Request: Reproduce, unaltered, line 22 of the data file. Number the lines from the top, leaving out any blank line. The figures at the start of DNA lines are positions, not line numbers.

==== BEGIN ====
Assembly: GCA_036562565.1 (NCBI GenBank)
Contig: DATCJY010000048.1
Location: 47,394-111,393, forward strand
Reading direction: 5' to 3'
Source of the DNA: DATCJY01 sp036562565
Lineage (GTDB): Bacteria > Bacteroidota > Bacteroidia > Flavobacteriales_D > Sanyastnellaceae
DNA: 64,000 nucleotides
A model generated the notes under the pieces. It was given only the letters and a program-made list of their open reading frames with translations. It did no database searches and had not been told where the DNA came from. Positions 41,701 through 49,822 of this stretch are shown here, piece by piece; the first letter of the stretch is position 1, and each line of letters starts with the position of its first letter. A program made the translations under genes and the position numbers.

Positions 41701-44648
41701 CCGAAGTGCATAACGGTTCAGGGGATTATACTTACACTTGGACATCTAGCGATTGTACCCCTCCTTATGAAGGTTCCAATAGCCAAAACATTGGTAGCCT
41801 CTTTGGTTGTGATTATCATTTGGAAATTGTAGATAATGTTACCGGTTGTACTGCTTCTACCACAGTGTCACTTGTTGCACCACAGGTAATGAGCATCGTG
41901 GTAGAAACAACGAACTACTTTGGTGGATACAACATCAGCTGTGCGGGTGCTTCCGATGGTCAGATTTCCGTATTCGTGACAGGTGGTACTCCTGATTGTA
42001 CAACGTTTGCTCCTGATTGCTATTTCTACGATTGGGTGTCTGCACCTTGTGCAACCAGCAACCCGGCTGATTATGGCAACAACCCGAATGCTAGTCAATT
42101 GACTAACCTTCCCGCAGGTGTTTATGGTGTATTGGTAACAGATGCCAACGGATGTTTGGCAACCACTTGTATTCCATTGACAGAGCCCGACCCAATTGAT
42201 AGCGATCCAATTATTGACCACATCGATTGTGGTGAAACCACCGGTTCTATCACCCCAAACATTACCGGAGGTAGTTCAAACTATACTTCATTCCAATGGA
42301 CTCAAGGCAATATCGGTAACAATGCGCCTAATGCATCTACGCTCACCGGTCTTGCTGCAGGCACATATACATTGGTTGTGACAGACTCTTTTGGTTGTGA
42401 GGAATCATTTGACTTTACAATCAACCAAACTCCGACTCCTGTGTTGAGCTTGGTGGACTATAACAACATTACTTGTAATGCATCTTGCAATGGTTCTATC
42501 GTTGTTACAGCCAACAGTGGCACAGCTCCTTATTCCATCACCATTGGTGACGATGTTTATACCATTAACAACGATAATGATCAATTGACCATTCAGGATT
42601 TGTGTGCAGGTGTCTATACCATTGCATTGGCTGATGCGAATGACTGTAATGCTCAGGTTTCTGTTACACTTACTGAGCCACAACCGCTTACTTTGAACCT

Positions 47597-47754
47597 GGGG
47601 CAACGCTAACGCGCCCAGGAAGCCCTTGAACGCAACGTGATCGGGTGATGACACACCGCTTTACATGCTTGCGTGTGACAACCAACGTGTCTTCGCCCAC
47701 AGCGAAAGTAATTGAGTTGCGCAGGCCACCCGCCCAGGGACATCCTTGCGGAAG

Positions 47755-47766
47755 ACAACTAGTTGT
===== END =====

47601 CAACGCTAACGCGCCCAGGAAGCCCTTGAACGCAACGTGATCGGGTGATGACACACCGCTTTACATGCTTGCGTGTGACAACCAACGTGTCTTCGCCCAC